rpc_password = [PASSWORD_B]
    • In [electrum-server], change the listening host to, so that you can reach it from a remote computer. The firewall only accepts connections from within the home network, not from the internet.
      host =
  • Save and exit

  • Install Electrum Personal Server
    $ cd electrum-personal-server-eps-v0.2.0/
    # Install the wheel package first, which is required
    $ pip3 install wheel
    $ pip3 install --user .

    Install Electrum Personal Server with Python Pip

Setup default wallet with bitcoind and set it to autoload on daemon start

eps needs a “dummy” wallet configured in bitcoind to correctly scan for transactions. Create a basic wallet with

$ bitcoin-cli createwallet "default" "true" "true" "" "true"

and then add directive to autoload it into bitcoin.conf:

$ nano ~/.bitcoin/bitcoin.conf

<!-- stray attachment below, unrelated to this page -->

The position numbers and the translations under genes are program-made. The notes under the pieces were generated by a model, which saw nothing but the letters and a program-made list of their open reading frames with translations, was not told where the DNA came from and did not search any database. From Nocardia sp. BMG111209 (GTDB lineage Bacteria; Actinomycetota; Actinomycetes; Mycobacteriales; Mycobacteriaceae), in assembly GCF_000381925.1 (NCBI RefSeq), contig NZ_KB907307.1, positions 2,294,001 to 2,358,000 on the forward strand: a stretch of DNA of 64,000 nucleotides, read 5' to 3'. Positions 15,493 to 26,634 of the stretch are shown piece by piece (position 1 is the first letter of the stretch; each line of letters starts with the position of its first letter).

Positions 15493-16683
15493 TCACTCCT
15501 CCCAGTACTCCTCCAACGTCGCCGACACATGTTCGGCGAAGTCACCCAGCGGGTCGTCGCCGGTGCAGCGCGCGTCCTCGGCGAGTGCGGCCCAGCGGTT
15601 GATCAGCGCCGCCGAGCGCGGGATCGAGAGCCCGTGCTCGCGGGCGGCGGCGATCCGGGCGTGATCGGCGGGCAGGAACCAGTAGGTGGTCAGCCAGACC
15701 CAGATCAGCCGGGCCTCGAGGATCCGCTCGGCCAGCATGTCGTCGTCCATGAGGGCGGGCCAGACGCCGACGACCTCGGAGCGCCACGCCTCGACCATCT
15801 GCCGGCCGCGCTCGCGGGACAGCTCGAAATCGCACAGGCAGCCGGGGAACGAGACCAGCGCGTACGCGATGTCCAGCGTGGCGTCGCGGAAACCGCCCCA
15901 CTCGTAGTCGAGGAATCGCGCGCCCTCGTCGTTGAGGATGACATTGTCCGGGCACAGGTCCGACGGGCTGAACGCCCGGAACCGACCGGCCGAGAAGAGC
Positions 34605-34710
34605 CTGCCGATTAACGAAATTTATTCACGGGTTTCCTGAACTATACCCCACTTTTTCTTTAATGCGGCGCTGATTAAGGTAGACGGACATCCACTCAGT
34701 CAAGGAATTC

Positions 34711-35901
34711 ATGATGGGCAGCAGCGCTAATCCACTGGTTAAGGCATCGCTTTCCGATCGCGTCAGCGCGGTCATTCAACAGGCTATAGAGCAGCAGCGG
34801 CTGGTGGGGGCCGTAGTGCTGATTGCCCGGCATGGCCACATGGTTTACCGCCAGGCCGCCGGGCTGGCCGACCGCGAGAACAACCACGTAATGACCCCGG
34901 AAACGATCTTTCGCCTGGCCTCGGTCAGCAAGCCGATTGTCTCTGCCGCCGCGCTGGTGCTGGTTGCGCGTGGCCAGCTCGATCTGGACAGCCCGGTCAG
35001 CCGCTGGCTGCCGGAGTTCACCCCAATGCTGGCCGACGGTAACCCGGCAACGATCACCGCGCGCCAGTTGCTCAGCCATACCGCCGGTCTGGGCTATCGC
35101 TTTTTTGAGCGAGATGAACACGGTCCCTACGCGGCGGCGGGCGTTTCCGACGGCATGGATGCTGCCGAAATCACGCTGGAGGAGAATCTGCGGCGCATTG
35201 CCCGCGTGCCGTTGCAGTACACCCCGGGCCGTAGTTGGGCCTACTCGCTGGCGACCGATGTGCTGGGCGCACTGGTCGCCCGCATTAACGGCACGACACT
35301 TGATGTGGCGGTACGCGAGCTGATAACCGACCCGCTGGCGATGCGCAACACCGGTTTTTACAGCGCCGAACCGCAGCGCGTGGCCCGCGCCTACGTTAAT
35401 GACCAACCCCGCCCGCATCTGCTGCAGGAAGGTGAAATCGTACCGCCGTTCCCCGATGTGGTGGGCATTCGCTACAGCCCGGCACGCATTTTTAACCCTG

following can be placed after the # Connections stanza

# Default wallet

The default wallet will be automatically loaded after creation, and the autoload directive will take care of loading it at each restart.

First start

The Electrum Personal Server scripts are installed in the directory /home/bitcoin/.local/bin/. Unfortunately, in Raspberry Pi OS this directory is not in the system path, so the full path needs to be specified when calling these scripts. Alternatively, just add this directory to your $PATH environment variable, but it’s not necessary in this guide.

  • The first time the server is run it will import all configured addresses as watch-only into the Bitcoin node. This can take up to 10 minutes, after that the program will exit.
    $ /home/bitcoin/.local/bin/electrum-personal-server /home/bitcoin/electrum-personal-server/config.cfg
  • If your wallet has previous transactions, Electrum Personal Server needs to rescan the Bitcoin blockchain to get the historical information. This can take a long time for the whole blockchain, therefore you can set the start date of the scan (it will still take more than 1 hour per year of history).